But what of the five Acts of the biography? We have Casanova as the son of an actress in an intrinsically theatrical city, learning which masks to wear when. We see him gain confidence, lose innocence, win friends and lovers and get arrested by the Venetian Inquisition, far more invested in enforcing class- than religious orthodoxy. Then we have Casanova go to France, become one of the drivers behind the French lottery, as well as in-house wizard to a wealthy French widow. He takes up spying duties and when things wobble in France, goes to London, Brunswick, St Petersburg, Lisbon - each time making new friends, involving himself in elaborate love affairs and trying to set up further lotteries. When he was allowed to return to Venice, it finally looked like he was settling down. But his sharp pen had him needing to run away and his breathless life of travel restarted, until he found himself in old age, trapped in the weary town of Dux as librarian. Here he wrote a number of works, including his memoirs and a sci-fi novel and here it was he died aged 73 in 1798.


Casanova met many people over the course of his roving life. His memoirs offer pen-portraits of Catherine the Great and Voltaire. But did he really meet Dr Johnson in London, the Reading Circle wanted to know? It’s possible: Casanova briefly notes meeting him near St Paul’s Cathedral and talking about the word ‘committee’. But there’s no reference to this in the Life of Johnson. And in his private journals, Boswell only once notes meeting Casanova. It was 1764, the year after he’d met Johnson, and Boswell is distinctly dismissive of the man whose name he renders in German: ‘I dined at Rufin's, where Nehaus, an Italian, wanted to shine as a great philosopher, and accordingly doubted of his existence and of everything else. I thought him a blockhead.’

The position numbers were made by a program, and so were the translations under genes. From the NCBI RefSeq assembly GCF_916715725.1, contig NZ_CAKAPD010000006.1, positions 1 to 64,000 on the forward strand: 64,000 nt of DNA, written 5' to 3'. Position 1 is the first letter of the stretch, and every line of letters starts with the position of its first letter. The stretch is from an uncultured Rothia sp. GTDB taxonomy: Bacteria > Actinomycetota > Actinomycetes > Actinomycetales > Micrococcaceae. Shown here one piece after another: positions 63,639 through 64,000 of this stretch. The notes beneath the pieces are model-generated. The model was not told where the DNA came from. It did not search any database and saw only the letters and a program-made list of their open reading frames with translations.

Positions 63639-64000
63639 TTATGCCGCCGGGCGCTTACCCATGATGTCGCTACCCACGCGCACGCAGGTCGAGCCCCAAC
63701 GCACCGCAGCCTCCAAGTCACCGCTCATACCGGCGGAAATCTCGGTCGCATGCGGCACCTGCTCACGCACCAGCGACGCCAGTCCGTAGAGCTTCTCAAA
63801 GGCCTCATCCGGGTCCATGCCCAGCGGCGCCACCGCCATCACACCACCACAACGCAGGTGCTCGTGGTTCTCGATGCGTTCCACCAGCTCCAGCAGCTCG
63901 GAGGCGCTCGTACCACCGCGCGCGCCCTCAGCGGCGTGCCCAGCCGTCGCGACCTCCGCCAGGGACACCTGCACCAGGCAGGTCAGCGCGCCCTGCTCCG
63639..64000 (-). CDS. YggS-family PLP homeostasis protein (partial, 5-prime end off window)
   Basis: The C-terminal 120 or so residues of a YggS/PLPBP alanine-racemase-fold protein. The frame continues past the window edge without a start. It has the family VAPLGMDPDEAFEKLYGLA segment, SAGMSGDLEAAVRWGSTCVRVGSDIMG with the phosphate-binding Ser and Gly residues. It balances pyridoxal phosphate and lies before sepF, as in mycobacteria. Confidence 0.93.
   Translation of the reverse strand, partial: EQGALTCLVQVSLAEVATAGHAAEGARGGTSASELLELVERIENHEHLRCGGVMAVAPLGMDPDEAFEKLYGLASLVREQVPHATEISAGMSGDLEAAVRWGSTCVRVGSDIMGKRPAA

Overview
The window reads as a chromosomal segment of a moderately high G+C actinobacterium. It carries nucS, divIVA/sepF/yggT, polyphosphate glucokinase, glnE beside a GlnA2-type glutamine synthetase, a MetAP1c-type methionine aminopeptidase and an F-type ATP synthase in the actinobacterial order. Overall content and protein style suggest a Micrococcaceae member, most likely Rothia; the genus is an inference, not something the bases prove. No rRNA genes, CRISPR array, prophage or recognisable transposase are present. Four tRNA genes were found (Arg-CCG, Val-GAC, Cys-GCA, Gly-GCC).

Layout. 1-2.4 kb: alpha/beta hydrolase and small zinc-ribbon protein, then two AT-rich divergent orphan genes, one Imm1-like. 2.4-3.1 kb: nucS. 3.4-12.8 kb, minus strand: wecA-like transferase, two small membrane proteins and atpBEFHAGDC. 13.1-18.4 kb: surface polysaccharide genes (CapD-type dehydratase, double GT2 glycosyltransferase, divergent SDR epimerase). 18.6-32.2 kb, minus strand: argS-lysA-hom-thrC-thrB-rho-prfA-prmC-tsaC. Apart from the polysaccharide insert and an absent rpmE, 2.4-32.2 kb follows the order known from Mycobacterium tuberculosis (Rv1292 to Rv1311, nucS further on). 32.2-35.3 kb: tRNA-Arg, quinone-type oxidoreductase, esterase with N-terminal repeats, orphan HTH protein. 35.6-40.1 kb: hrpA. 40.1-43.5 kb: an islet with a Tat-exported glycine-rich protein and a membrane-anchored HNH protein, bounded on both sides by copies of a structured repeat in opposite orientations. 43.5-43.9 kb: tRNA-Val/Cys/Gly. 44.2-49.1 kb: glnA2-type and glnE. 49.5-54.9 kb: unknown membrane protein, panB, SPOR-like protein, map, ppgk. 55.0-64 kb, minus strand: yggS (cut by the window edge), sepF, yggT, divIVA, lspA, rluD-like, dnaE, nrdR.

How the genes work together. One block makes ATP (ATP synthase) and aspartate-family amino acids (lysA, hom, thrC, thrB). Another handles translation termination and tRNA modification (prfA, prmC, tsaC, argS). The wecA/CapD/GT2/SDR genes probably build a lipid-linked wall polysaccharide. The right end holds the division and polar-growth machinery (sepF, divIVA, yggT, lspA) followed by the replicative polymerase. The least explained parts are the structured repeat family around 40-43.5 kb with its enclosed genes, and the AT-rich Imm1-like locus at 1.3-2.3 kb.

Having read Boswell’s London Journey together we could see some definite links between Boswell and Casanova, from their accumulation of famous encounters (both, for example, met Voltaire) to their notorious sexual appetites. Boswell, however, usually felt ashamed of his sexual encounters, whereas Casanova implies most of his were delightfully pleasant affairs: he remained good friends with many former lovers. It’s also interesting that one of the men would obtain literary immortality with a book about himself, while the other found it with a book about a friend.


We talked long after our allotted time. We were intrigued to hear that 12% of the population of Casanova’s Venice were courtesans and the possibility that Casanova touched up Da Ponte’s libretto of Don Giovanni.  Finally, we wanted to know whether Ian Kelly felt he had done with his subject when the book has ended: well, Casanova certainly hadn’t done with him. An exhibition about him was inspired directly by the book, although it needed modification in America in the light of Me Too: the original title Casanova: The Seduction of Europe had to be changed to Casanova’s Europe: Art, Pleasure and Power in the 18th Century. Some of Ian’s revelations inadvertently led to shocked Italian headlines. And beyond this, he even found himself persuaded to write a scenario for Northern Ballet’s 2017 Casanova